We received news the day of funeral from Birmingham more extended family members had tested positive for COVID and we quickly made the decision to pick up mail forwarded there and move along. I would say after almost two years this feels almost normal, but while it may indeed be the new normal, it still doesn't feel good to miss spending time with people we now so rarely get to see.
Moving through Birmingham, we stayed in a travel park in Tuscaloosa, Alabama overnight, moved relatively early the next morning and got Miranda washed at a nearby truck wash before traveling south to Spanish Fort, Alabama just outside Mobile, Alabama.
In Spanish Fort, we stayed in Meaher State Park. Meaher is the nicest Alabama State Park at which we've stayed. It offers concrete pads and full hook ups for RV'ers. Meaher also has several nice piers and walking paths. It's very convenient to I-10 and Mobile.
One of the highlights of staying at Meaher was spotting a newly rehabilitated and released Bald Eagle that kept flying around the area.
We missed out on dining at Southern National. We received a voice mail from Chef Reginald Washington giving us the bad news. While the message didn't elaborate, we surmised their closing and cancellation was most likely COVID related.
Next up was our annual pass through New Orleans, Louisiana. The past few years we've come from the beach at Topsail to NOLA, staying one night in the Basin Street Visitor Center parking lot.
The French Quarter is about a half block from where we park and a police precinct is just across the street from the parking area. The parking this year cost us $20.35 for a 24 hour period.
The past few years we've made a reservation in NOLA to eat dinner at Bayona, but because we weren't sure when we'd be traveling through NOLA, we had to wait and could not get a reservation this time.
We arrived in NOLA mid-morning, made a stop for groceries at Whole Foods Market, traveled to our parking spot and began an afternoon trek into the Quarter. We quickly decided to find lunch first. Melanie spotted Antoine's a restaurant I'd not visited in many years.
Lunch was quite good. Melanie had gumbo that was honestly the best I've tasted in recent memory. I chose their 3 course winter lunch consisting of Soup du jour, Soft Shell Crab and Bread Pudding. Very nice.
Afterwards, we walked around the Quarter and took in the scene for a time before walking back to Miranda for an afternoon nap.
I found a dinner reservation at La Petite Grocery. Chef Justin Devillier was the James Beard Best Chef South in 2016. Dinner there did not disappoint. Recommended.
We were up early the next morning and after coffee was made and a few cups consumed, we headed west to Sulfur, Louisiana. Sulfur is just beyond Lake Charles, Louisiana where a number of refineries are located.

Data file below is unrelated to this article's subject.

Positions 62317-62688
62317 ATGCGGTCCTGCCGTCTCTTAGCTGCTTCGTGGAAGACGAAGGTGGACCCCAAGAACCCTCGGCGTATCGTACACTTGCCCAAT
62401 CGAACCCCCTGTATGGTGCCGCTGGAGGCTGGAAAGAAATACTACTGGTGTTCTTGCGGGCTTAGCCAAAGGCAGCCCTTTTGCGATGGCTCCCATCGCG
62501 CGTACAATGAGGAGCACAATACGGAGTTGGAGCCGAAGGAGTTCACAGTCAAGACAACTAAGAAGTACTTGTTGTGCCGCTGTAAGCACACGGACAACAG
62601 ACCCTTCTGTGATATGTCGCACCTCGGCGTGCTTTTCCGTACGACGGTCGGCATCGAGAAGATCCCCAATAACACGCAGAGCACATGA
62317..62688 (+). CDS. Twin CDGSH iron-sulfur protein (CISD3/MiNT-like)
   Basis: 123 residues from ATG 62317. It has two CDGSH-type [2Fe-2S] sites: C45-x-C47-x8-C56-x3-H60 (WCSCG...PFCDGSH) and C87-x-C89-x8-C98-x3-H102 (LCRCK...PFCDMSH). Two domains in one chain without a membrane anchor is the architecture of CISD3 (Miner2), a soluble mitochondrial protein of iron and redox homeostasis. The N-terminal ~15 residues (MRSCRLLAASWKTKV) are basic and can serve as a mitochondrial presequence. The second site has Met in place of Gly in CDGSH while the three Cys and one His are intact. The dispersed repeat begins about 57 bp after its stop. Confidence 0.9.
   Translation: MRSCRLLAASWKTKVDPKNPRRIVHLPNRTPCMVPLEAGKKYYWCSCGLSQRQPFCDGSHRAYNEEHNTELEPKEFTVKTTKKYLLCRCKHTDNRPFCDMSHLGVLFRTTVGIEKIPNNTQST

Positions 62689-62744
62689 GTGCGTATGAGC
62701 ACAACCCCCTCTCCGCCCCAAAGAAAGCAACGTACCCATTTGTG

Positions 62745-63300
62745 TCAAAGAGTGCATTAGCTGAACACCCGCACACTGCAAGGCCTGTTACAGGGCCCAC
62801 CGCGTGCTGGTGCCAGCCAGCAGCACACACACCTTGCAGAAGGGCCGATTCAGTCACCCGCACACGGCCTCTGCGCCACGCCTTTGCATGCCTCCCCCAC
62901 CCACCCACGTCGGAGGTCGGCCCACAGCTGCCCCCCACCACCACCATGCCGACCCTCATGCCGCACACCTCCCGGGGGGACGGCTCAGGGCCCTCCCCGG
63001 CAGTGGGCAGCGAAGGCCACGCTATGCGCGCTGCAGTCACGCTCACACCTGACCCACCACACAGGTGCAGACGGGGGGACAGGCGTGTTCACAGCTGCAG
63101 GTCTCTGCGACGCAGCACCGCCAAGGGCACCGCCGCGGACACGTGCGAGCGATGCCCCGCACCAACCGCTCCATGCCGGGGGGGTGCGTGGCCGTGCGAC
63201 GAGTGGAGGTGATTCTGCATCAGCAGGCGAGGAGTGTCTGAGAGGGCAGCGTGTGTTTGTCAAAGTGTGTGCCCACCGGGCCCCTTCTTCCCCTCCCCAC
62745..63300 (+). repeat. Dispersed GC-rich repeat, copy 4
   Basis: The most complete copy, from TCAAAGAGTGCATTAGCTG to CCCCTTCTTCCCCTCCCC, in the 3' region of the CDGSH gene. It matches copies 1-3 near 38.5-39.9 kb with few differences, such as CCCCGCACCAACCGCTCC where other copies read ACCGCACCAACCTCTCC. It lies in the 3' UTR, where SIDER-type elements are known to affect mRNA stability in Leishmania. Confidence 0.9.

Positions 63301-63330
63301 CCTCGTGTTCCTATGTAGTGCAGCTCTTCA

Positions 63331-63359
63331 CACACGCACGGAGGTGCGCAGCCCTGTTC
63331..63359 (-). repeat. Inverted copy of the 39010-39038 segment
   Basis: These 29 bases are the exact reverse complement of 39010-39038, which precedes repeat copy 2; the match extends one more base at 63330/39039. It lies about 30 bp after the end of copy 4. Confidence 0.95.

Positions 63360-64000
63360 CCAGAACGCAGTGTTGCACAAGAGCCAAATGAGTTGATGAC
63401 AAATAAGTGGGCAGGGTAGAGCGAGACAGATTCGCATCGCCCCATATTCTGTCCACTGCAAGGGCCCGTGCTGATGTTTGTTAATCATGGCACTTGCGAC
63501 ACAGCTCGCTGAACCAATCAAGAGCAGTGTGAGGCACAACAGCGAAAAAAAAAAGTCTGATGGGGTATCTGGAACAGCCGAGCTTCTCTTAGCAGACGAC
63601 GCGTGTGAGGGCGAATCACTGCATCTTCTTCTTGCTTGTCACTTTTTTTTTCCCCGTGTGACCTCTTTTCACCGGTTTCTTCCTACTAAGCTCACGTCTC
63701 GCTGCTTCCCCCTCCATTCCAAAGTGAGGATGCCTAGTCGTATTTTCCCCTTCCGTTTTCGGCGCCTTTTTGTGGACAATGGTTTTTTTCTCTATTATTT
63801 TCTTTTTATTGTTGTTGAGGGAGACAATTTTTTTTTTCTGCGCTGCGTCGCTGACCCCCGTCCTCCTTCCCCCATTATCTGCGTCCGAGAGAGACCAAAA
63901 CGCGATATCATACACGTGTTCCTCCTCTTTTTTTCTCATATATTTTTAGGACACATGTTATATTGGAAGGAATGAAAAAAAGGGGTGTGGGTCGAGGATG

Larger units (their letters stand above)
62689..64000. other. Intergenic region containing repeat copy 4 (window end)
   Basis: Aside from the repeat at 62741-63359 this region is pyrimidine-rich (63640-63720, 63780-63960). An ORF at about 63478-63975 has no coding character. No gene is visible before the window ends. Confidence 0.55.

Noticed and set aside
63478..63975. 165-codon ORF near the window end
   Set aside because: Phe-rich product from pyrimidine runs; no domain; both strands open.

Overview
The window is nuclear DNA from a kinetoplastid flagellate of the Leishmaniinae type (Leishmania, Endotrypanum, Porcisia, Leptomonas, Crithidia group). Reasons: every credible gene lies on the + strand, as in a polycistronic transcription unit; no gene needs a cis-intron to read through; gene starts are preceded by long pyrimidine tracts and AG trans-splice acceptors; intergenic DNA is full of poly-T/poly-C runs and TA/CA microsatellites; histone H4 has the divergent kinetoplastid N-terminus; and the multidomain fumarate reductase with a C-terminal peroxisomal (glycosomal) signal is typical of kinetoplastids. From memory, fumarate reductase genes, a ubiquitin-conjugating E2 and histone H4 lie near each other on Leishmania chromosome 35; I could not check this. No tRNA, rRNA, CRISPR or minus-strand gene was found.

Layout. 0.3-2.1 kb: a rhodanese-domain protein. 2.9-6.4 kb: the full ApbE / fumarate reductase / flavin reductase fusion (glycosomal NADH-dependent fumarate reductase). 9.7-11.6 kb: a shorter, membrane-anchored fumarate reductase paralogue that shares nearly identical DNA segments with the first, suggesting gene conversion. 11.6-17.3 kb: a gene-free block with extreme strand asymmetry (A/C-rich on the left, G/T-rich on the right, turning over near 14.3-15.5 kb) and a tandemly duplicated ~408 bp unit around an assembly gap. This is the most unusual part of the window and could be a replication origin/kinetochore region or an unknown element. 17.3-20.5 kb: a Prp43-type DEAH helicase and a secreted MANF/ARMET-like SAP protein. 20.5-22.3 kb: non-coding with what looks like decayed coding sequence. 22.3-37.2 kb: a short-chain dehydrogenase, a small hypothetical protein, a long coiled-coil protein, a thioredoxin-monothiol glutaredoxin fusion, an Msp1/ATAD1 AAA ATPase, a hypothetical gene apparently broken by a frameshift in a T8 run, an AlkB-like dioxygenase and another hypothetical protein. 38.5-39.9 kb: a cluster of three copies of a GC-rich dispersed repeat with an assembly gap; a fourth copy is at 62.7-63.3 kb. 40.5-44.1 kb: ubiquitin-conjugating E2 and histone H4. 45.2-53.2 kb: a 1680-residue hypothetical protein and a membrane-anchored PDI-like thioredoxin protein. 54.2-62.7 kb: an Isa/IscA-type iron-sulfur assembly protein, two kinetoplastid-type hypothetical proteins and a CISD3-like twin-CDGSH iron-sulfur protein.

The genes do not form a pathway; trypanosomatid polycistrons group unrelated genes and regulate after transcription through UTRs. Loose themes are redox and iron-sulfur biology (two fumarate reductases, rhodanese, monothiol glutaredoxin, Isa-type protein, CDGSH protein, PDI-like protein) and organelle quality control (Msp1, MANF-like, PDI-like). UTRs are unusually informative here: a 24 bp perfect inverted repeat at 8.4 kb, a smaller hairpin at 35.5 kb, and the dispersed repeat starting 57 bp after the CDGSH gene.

We stayed a night at A+ Motel and RV Park in Sulfur. A heavy rain was falling as we arrived, but was soon gone and we parked temporarily near their laundry facilities. I did our laundry while Melanie worked.
Not too far off of I-10, A+ is one of the nicer parks we've stayed in recently. I'm not sure what one does in Sulfur, but the park made for a nice evening's rest.
We got a pretty early start yesterday, traveling first to Costco in Conroe, Texas for a few items we needed and then on to our current location in Huntsville State Park. We'll be here another day before traveling on the San Antonio, Texas, another of our favorite spots.
Good morning from our friends' home in Mountain Brook, Alabama where we'll be (off and on) until the end of the December.
I've not posted since the middle of last month when we were also located here.
Shortly after posting last month we traveled to Faunsdale, Alabama, where Melanie grew up and where her father still resides. We spent a couple of very pleasant and mild days there for the Thanksgiving holiday.
In past few years when in Faunsdale we've been able to park Miranda in a local church parking lot (thanks, George McKee) located behind the church sanctuary off the main highway and where we also had access to electricity. This year, thanks to overhanging limbs removed by the power company, we were able to drive Miranda down her father's driveway and park beside the home in which Melanie grew up.
Melanie pre-ordered the Thanksgiving meal to be picked up in Birmingham at Whole Foods. We got Dreamland BBQ to be eaten the day before and a few subsequent days afterwards.
After the holiday we left Faunsdale on Friday afternoon headed East towards the city where I grew up, Columbus, Georgia.
Friday night was spent about halfway to Columbus in one of our favorite campgrounds near Montgomery, Gunter Hill Campground. It was chilly, but we got a nice walk in after our arrival. The campground is located on the backwaters of the Alabama River and, as with most all Corp of Engineers campgrounds, the spots are nicely spaced and well maintained. Gunter Hill even offers full hooks ups.